Report: Cardinal Pell is returning to Rome

In this Feb. 27, 2019, file photo, Cardinal George Pell arrives at the County Court in Melbourne, Australia. Pell, Pope Francis' former finance minister, will soon return to the Vatican during an extraordinary economic scandal for the first time since he was cleared of child abuse allegations in Australia five months ago, a newspaper has reported, Monday, Sept. 28, 2020. (AP Photo/Andy Brownbill, File)In this Feb. 27, 2019, file photo, Cardinal George Pell arrives at the County Court in Melbourne, Australia. Pell, Pope Francis' former finance minister, will soon return to the Vatican during an extraordinary economic scandal for the first time since he was cleared of child abuse allegations in Australia five months ago, a newspaper has reported, Monday, Sept. 28, 2020. (AP Photo/Andy Brownbill, File)

CANBERRA, Australia (AP) — Cardinal George Pell, Pope Francis' former finance minister, will soon return to the Vatican during an extraordinary economic scandal for the first time since he was cleared of child abuse allegations in Australia five months ago, a church agency said Monday.

Pell will fly back to Rome on Tuesday, CathNews, an information agency of the Australian Catholic Bishops Conference said, citing "sources close to" Pell.

Pell's return follows Francis last week firing one of the cardinal's most powerful opponents, Cardinal Angelo Becciu, over a financial scandal.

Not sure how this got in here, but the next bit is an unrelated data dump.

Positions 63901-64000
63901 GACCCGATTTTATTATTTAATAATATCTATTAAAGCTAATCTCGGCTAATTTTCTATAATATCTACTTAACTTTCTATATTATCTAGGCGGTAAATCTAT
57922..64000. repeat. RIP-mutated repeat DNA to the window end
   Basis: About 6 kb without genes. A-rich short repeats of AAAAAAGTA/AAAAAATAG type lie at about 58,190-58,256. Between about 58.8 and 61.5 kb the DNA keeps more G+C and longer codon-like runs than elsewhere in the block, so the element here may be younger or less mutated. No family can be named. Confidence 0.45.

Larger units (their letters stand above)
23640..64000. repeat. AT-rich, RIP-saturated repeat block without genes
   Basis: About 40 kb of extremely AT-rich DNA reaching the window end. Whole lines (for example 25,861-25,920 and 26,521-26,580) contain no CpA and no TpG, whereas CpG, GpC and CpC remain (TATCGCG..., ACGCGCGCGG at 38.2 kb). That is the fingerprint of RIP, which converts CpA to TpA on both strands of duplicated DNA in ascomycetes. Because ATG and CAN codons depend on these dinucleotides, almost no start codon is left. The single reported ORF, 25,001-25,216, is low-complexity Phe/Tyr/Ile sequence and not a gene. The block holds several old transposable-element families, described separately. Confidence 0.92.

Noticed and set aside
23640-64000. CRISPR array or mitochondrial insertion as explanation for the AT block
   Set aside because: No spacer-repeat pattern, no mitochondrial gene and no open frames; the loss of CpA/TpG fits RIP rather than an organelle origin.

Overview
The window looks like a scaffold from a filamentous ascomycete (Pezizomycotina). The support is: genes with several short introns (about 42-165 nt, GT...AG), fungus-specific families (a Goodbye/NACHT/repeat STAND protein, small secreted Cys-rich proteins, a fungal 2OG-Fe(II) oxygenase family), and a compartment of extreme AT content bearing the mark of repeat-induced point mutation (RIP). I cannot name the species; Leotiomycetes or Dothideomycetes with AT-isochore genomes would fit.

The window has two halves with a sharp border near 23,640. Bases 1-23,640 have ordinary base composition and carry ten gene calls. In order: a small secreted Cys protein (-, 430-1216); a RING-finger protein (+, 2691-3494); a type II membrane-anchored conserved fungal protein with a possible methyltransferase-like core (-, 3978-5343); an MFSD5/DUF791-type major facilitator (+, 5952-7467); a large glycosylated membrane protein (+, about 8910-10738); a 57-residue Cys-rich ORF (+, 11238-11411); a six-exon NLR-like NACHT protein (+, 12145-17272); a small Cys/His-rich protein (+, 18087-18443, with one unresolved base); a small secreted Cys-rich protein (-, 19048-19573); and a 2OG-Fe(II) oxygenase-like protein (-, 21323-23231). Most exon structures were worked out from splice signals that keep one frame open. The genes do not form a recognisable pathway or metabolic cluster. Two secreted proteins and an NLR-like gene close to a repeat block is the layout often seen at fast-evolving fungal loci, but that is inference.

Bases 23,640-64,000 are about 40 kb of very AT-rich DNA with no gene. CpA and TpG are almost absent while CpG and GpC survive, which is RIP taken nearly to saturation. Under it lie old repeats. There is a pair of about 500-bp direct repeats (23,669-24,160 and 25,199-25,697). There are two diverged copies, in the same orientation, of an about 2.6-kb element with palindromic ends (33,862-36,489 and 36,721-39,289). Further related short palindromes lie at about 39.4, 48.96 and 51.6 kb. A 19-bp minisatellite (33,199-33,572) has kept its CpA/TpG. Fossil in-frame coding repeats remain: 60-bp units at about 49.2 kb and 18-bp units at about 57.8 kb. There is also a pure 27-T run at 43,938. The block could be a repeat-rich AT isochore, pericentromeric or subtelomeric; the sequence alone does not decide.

Pell was regarded as the third highest-ranking Vatican official and was attempting to wrestle the Holy See's opaque finances into order when he returned to his native Australia in 2017 to clear himself of decades-old allegations of child sex abuse.

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Instead, Pell became the most senior Catholic to be convicted of child sex abuse crimes. He served 13 months in prison before Australia's High Court acquitted him in April of molesting two choir boys in the late 1990s when he was archbishop of Melbourne.

In his first television interview after his release, Pell linked his fight against Vatican corruption with his prosecution in Australia.

The interview was conducted in April by Herald-Sun newspaper columnist Andrew Bolt, a vocal champion of the cardinal who reported the news early Monday of his return to the Vatican. The Sydney Archdiocese did not respond to a request for comment on Pell's travel plans, and a woman who answered the phone at the Sydney seminary where Pell lives told The Associated Press: "We have no comment." 

In the interview, Pell said he did not have evidence of a link. But he suspected that a man who swore he had been sexually abused by Pell as a 13-year-old choirboy had been "used."

Pell again seemed to hint at a link in a statement last week in which he "thanked and congratulated" Francis for firing Becciu.

"I hope the cleaning of the stables continues in both the Vatican and Victoria," Pell said, referring to his home state of Victoria where he was convicted.

Pell, 79, said in April he planned to return to Rome when the coronavirus pandemic allowed him to pack up his apartment. But he intended to make Sydney his home.

Becciu said he was fired after Francis told him that documents from the Italian financial police alleged the 72-year-old cardinal had embezzled 100,000 euros ($116,200). Becciu, the former No. 2 in the Vatican's secretariat of state, denied any wrongdoing.

Becciu's name had previously been caught up in a whirlwind financial scandal involving the Holy See's investment in a London real estate venture.

But Becciu said that investment wasn't raised in his conversation on Thursday with Francis.

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